Recent Developments in the Evaluation and Management of Cardiorenal Syndrome: A Comprehensive Review

Document Type

Journal Article

Publication Date



Current problems in cardiology




Cardiorenal syndrome; chronic kidney disease; heart failure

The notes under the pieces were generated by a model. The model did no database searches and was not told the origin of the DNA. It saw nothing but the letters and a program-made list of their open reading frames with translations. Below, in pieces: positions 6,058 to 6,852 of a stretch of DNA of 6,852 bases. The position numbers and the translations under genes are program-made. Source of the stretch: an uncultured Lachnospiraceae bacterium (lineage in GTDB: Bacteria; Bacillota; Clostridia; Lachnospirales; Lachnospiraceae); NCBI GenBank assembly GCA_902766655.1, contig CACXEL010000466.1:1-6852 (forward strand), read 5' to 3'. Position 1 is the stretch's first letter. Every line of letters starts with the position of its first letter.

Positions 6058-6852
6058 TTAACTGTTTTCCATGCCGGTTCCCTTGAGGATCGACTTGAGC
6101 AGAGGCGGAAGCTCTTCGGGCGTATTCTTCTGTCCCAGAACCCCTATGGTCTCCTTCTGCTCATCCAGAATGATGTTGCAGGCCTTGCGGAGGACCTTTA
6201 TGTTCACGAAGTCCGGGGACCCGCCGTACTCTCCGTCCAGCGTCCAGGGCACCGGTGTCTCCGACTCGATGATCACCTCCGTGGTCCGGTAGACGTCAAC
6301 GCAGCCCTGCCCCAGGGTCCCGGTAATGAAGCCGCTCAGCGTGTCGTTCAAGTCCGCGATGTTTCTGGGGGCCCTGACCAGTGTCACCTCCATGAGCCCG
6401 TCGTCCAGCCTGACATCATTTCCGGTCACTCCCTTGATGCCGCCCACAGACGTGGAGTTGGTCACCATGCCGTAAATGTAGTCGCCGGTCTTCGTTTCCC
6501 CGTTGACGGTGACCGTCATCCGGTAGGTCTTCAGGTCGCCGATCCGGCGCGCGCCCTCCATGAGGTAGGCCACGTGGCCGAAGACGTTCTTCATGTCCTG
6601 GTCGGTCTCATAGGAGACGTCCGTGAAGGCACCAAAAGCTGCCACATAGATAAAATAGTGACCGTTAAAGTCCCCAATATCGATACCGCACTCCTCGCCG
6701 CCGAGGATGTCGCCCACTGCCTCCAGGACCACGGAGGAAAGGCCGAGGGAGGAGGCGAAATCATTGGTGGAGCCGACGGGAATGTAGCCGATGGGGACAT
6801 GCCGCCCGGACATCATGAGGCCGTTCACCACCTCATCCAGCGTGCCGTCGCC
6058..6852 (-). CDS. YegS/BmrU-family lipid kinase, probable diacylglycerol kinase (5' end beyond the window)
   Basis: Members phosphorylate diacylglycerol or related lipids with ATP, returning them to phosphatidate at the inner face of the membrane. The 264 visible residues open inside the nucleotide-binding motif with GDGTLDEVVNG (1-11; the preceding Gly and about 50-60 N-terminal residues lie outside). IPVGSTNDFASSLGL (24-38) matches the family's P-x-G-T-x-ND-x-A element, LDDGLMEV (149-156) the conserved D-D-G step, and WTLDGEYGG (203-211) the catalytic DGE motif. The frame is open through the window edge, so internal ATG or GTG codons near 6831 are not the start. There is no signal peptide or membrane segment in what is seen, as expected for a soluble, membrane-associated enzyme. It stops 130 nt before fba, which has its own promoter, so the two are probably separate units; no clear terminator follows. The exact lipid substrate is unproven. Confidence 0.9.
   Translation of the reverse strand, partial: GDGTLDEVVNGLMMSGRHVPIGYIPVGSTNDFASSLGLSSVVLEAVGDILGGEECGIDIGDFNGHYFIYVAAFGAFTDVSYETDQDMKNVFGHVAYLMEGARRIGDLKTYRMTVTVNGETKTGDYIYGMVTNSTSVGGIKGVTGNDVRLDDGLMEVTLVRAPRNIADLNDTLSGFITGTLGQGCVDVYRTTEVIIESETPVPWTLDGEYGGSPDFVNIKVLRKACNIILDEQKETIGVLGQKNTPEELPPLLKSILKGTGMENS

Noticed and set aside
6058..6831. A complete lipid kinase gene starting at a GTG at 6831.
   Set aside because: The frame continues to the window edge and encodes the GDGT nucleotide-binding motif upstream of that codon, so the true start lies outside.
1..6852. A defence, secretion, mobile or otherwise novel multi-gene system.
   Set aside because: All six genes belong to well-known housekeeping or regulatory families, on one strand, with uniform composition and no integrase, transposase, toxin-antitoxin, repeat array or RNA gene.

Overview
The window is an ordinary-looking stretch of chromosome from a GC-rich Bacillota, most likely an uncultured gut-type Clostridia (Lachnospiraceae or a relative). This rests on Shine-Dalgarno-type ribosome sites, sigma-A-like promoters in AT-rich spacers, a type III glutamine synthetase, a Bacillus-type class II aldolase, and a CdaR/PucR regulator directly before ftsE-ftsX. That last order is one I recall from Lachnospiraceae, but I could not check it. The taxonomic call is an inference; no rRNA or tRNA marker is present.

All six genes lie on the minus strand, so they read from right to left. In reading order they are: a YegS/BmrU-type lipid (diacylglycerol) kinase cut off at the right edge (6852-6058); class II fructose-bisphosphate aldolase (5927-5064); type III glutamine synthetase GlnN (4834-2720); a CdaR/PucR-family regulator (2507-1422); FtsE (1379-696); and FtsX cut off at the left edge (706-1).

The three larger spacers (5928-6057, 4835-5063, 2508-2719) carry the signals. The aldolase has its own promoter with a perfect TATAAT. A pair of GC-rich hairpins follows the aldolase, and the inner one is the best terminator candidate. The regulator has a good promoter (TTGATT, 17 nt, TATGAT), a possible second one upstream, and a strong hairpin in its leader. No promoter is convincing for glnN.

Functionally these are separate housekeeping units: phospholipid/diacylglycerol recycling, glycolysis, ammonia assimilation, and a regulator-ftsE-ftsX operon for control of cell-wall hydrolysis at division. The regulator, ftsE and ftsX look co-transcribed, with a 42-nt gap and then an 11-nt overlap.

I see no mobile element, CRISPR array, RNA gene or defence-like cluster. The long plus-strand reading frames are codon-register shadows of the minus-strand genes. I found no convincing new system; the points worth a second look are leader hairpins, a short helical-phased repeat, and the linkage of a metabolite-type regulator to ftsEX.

Cardiorenal syndrome (CRS) is increasingly recognized diagnostic entity associated with high morbidity and mortality among acutely ill heart failure (HF) patients with acute and/ or chronic kidney diseases (CKD). While traditionally viewed as a state of decline in glomerular filtration rate (GFR) due to decreased renal perfusion, mainly due to therapeutic interventions to relieve congestive in HF, Recent insights into the underlying pathophysiologic mechanisms of CRS led to a broader definition and further classification of CRS into five distinct types. In this comprehensive review, we discuss the classification of CRS, highlighting the underlying common pathogenetic pathways of heart failure and kidney injury, including increased congestion, neurohormonal dysregulation, oxidative stress as well as inflammation, and cytokine storm that are particularly evident in COVID-19 patients with multiorgan failure and also in those with other disorders including sepsis, systemic lupus erythematosus and amyloidosis. In this review we also present the recent advances in the diagnostic strategies of CRS including cardiac and renal biomarkers as well as advanced cardiac and renal imaging techniques that are available to aid in the diagnosis as well as in the prognostication of this disorder. Finally, we discuss the various therapeutic options available to-date, including fluid optimization, hemofiltration, renal replacement therapy as well as the role of SGLT2 inhibitors in light of recent data from RCTs. It is important to note that, CRS population are either excluded or underrepresented, at best, in major RCTs and therefore, therapeutic recommendations are largely extrapolated from FH and CKD clinical trials.